Done deal. We ordered the chickens for the rebuilt henhouse we are sponsoring for the Ati indigenous tribe on a rural mountainside on Panay Island in the Philippines — during a pandemic (!).
True story. Though I still sometimes wonder: is this really happening?
Chicken order for Ati henhouse
The chicken order is for 140 chickens, ready to lay large eggs once they get settled into their new house. We are spending 535 pesos per chicken. Our total bill will be just over $1,500 when the hens are delivered – hopefully in a few weeks.
We went with the most expensive option – but it also is the option that comes with near-immediate income for the Ati people. And these people really need that. It also comes with some support and guidance from the chicken salesman. The other options didn’t include that.
The other options on our chicken shopping adventure wouldn’t really save money because the feed costs money. And by the time the cheaper, younger hens would have been ready to lay large to extra-large eggs, the final price would have been nearly the same.
The henhouse itself is coming along great. Tedly still goes up nearly every day to check on progress and see if more supplies are needed, like plywood or chicken wire.
It takes time, since everything has to be carried up the mountainside by hand. There are no paved roads. The rebuilding supplies have mostly been carried up by young, strong Ati men, and my husband, who just turned 57 years old.
The payroll this week will be the smallest one yet, because we are down to the more skilled labor. Carpenters are working on the chicken cages.
We also are moving forward on the drinking water and electricity situations, and will have more on those projects soon.
Special shout outs
A special note in this entire process to our many donors. Every donor is kind and generous. Every donation is great. We wish we could help everyone with everything. As my husband has said, “I wish I was Bill Gates.”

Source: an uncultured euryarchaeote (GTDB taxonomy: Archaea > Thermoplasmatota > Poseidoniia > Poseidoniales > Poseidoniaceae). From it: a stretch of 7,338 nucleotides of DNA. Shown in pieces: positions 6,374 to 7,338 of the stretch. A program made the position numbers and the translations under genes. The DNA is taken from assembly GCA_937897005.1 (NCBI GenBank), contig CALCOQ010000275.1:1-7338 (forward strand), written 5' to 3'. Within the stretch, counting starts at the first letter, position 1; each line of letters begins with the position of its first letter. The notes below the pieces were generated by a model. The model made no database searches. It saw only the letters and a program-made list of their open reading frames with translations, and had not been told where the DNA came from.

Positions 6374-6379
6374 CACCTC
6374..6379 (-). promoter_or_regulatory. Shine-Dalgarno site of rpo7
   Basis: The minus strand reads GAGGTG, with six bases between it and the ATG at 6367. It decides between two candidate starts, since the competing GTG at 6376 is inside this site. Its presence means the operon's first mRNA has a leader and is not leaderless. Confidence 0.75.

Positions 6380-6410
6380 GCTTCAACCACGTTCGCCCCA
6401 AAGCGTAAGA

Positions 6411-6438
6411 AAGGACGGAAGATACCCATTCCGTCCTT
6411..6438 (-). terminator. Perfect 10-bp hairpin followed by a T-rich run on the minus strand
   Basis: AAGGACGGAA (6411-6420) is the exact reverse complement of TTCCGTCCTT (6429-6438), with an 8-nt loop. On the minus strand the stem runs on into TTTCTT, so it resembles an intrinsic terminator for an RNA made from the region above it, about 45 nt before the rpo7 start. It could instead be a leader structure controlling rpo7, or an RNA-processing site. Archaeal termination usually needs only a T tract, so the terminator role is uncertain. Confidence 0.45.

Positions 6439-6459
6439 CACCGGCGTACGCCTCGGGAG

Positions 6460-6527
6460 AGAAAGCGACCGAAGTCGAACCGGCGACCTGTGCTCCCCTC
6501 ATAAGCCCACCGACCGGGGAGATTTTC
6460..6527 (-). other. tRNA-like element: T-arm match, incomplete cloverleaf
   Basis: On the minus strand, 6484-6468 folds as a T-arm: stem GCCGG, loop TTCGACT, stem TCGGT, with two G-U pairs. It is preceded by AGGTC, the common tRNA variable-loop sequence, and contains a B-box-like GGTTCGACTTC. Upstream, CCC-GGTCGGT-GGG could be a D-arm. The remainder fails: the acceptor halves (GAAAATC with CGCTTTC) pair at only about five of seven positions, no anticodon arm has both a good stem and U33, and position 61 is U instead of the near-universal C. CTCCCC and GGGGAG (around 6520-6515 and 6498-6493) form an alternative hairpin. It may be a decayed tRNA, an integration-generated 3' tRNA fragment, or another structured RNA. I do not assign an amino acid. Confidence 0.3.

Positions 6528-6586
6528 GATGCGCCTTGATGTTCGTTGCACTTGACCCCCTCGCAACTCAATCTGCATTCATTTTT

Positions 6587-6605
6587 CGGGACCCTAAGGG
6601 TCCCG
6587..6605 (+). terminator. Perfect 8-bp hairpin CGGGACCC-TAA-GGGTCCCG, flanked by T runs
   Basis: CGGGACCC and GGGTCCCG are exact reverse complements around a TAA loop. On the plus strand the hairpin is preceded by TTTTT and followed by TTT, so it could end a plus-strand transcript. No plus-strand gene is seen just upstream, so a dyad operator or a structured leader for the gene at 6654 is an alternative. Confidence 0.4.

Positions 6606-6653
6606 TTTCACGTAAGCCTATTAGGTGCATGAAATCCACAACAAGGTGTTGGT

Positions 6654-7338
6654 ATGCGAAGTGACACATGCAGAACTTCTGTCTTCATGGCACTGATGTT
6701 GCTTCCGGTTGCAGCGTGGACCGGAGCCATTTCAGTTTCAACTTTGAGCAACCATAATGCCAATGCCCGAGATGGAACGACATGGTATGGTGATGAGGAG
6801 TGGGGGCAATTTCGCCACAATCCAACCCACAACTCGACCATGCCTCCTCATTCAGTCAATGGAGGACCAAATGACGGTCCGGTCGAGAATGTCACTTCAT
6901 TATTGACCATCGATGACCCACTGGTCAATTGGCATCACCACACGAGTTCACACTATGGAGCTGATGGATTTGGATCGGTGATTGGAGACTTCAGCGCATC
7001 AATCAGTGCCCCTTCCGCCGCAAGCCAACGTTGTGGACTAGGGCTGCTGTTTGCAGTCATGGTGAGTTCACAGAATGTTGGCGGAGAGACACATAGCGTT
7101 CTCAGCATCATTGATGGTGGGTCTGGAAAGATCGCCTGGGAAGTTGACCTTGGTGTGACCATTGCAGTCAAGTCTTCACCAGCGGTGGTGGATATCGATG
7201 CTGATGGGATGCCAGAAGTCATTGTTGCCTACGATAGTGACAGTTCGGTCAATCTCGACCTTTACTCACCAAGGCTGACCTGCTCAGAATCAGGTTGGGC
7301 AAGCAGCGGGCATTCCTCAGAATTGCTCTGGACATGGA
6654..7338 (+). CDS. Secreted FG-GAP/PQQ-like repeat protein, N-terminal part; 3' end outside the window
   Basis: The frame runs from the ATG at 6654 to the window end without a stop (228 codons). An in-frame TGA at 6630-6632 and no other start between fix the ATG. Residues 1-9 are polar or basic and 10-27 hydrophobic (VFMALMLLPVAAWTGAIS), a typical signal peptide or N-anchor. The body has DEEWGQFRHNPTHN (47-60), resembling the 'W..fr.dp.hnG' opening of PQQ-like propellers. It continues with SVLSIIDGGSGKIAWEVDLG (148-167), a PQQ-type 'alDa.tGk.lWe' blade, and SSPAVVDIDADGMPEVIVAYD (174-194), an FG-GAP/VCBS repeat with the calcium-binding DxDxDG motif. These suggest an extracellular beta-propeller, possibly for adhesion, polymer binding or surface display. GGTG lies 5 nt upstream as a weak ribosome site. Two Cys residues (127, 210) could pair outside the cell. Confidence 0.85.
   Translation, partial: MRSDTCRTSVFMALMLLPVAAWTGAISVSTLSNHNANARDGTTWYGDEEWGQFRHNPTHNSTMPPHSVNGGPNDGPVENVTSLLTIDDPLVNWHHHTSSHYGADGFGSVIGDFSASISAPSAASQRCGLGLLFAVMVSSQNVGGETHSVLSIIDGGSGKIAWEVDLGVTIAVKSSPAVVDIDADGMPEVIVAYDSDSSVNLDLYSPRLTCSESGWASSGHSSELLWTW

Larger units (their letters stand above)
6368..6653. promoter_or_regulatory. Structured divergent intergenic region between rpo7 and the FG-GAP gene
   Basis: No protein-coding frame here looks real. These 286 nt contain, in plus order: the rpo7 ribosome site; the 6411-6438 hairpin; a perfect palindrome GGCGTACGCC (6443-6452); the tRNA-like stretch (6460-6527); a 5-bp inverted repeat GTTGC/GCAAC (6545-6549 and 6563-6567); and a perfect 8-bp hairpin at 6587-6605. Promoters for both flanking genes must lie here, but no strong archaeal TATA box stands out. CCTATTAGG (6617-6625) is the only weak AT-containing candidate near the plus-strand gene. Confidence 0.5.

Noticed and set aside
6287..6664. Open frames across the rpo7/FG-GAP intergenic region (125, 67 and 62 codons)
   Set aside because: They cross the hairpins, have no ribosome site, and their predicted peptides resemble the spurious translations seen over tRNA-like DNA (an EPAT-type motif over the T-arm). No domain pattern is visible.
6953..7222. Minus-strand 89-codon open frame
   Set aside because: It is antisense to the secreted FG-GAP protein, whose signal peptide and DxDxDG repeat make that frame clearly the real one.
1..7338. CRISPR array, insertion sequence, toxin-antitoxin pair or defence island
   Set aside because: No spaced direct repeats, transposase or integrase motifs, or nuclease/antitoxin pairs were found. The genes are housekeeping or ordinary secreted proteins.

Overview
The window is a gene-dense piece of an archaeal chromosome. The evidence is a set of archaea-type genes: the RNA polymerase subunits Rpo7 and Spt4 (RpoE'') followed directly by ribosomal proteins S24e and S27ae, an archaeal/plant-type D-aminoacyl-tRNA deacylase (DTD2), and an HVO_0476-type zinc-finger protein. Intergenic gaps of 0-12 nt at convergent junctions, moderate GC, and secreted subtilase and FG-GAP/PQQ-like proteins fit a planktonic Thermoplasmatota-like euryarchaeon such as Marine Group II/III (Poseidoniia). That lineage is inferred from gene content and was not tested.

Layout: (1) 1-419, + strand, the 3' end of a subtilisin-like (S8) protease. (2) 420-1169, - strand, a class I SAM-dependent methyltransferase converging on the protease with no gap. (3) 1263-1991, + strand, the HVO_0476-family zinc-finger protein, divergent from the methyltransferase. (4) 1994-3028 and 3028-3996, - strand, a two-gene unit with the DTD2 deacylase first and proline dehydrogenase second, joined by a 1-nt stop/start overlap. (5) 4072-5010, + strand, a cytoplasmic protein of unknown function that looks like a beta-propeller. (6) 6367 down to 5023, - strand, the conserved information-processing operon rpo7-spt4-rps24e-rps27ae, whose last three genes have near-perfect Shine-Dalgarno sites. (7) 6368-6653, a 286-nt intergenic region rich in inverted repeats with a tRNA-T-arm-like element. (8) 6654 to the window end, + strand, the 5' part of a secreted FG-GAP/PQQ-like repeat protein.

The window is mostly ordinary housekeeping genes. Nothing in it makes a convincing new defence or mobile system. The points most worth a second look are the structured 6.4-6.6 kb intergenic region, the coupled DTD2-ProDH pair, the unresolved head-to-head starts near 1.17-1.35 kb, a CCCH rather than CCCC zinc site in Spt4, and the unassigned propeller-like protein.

Despite not having billions of dollars like Gates, we have donations from humble hearts from all over the world: the U.S., Canada, Australia, Malaysia — just to name a few places where our donors live.
It lifts me up that there are kind people in the world who are interested in helping disadvantaged people who don’t have income, much food, no electricity, or easy water access.
I have not yet mentioned the missionaries who are helping us from afar. Rusty and Kristin worked with the Ati people before the pandemic. They are now riding out the global crisis back home in the U.S.
They have been sharing their knowledge with us via email and instant messages for the last month, on everything from background, to the chicken order for the Ati henhouse, and its construction. We know they will also help as we navigate through the other projects of electricity and drinking water – and we appreciate their help so much! Shout out to Kristin and Rusty Russell!
I was ‘virtually’ introduced to Kristin and Rusty by our friend Yolly, the owner of the Hangout Beach Resort. Indeed, we seem to be put here – at this special place – by special design.
Travel news from the Philippines
There are a few items of note that have happened over the last several days that I feel I should mention for our family members who are keeping tabs on us.
Aklan movement restrictions
Only people who live in Aklan can come to Aklan, and only ‘essential’ goods can be shipped here, according to the official government order. This doesn’t impact us directly, since we had no plan to leave the province and return to it.
However, it is possible our chicken delivery could be delayed. Let’s hope not.
International flights to and from Manila
Manila’s airport will open another terminal for international commercial flights as of tomorrow (July 8). A news account explains the opening in detail. Previously, only one terminal was open for commercial flights to and from other countries.
But it’s important to note – in case you want to come to the Philippines as a tourist – once you get to Manila, you are limited on where to go since many provinces (like Aklan) have restrictions. Also, Manila still has a lot of COVID-19 cases.
Closer to us, the Caticlan airport (which serves Boracay) is still closed. Philippines Airlines is planning to run two domesitc flights from provincial capital airport in Kalibo to Manila, beginning on July 10. It remains to be seen if it will really happen.
Because it’s also important to note: all airlines make it clear to customers that flights could be canceled at any time. And then you’d be stuck, quarantined at a place other than your final destination.
Thanks for reading, “Chicken order for Ati henhouse & some travel news.”
Would you like to donate to the Ati projects? Please see this post.
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